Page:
The Lonergan group’s research deals with electrical and electrochemical phenomena in electroactive materials and at interfaces. Currently, we study these phenomena in the context of solar cells (photovoltaics). These studies involve the synthesis of new materials, the fabrication of solar cells, the use of standard and specialized electrical characterization methods, and numerical simulation.
The conversion of sunlight into electricity involves the following steps (see figure): (1) the absorption of light by an absorber material to create a photoexcitation; (2) the separation of the resulting photoexcitation into free carriers (electrons and holes) either in the absorber or at an interface; (3) the transport of carriers to electrodes; and (4) the selective collection of electrons and holes at different interfaces before recombination (R), often driven by defect states in the absorber. We study these processes using a variety of techniques and on a variety of systems including those based on organic, inorganic (thin film and single crystal), and nanoparticle semiconductors.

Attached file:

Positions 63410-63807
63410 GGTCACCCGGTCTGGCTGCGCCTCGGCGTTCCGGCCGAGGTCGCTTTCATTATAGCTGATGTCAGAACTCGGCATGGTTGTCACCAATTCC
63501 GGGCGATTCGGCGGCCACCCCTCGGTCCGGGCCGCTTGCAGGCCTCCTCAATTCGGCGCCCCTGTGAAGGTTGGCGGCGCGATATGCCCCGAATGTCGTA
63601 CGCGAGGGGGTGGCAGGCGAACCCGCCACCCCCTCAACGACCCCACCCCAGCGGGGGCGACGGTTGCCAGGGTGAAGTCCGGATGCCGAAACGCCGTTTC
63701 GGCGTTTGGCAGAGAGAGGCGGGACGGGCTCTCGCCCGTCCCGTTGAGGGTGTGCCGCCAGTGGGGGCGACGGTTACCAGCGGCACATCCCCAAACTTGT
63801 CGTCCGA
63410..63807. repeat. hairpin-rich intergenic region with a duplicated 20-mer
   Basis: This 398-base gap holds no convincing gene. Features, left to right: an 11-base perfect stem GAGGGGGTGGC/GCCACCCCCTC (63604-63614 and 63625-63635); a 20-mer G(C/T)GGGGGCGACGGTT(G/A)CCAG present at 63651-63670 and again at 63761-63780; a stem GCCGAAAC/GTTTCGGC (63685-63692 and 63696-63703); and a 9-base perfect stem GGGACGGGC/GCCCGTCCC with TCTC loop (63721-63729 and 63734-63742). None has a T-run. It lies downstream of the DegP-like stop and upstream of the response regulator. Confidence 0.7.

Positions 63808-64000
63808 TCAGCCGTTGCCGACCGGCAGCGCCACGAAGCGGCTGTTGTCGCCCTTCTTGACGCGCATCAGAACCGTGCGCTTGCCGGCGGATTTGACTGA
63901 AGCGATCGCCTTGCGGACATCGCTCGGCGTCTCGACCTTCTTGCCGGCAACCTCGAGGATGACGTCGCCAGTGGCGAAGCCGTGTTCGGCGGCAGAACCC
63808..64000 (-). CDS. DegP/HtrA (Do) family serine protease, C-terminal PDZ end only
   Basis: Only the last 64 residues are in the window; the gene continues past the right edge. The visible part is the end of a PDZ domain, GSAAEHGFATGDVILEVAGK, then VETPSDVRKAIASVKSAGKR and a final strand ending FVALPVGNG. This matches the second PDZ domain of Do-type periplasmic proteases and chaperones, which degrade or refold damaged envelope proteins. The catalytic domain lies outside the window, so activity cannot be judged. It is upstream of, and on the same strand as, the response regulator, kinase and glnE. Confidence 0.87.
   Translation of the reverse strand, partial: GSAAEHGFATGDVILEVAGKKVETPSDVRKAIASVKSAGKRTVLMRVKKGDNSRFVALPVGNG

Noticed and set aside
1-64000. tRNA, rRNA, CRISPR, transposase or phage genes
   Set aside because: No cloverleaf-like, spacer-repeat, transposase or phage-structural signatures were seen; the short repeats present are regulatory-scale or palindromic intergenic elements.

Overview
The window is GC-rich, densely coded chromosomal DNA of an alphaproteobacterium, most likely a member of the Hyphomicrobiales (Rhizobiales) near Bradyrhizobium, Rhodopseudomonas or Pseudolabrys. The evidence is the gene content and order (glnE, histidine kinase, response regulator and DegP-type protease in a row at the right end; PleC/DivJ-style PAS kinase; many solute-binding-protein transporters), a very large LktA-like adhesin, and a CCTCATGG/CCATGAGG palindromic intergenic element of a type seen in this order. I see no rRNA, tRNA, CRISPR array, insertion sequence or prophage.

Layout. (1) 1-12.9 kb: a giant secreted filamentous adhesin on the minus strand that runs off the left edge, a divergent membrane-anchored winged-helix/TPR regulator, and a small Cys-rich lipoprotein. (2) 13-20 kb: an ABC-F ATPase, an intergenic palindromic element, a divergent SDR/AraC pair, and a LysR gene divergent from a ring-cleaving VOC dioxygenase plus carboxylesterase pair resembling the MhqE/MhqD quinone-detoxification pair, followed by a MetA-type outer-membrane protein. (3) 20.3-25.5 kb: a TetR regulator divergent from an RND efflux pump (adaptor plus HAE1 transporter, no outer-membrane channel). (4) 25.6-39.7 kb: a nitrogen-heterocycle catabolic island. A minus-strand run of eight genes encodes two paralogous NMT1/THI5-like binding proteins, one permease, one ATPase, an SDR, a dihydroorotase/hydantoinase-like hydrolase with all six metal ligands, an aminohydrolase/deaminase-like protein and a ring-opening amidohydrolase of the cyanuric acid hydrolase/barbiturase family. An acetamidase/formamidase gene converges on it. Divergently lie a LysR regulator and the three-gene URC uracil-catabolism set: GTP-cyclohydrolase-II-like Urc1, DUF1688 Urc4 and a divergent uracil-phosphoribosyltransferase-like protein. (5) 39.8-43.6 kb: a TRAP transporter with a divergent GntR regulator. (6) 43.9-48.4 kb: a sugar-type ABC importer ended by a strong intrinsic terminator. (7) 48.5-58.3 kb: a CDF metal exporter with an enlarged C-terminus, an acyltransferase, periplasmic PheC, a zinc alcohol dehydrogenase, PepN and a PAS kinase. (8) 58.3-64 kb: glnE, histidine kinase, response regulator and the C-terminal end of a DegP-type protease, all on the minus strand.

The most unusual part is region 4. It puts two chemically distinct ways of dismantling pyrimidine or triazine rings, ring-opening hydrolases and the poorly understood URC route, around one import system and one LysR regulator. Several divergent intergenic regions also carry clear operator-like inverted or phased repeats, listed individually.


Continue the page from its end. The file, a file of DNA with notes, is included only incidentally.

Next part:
A. Contact Selectivity. The contacts in a photovoltaic must selectively collect one of either the electron or the hole. We study how thin layers of organic semiconductors modify the selectivity and also recombination properties of contacts for organic photovoltaics and emerging perovskite-based photovoltaics.
B. Defect Characterization. Defects can generate electronic states in the middle of the gap that contribute to undesirable recombination. We use advanced junction capacitance techniques to study the energy and density of defect states, primarily in thin film semiconductors, e.g. CdTe and methylammonium lead-halide perovskites.
C. Dynamics of Photoexcitation. Depending on the absorber and temperature, the absorption of a photon can initially form a bound exciton. In collaboration with Andy Marcus in the Department, we use action-signal detected two-dimensional spectroscopy to study the femtosecond dynamics of excitons in nanoparticle thin films.
D. Bulk Transport. The transport of electrons and holes through the bulk of materials is fundamental to the collection of photogenerated carriers. We have explored this issue in mixed ionic/electronic conductors, which are finding application as interfacial layers to modify charge carrier collection at selective contacts.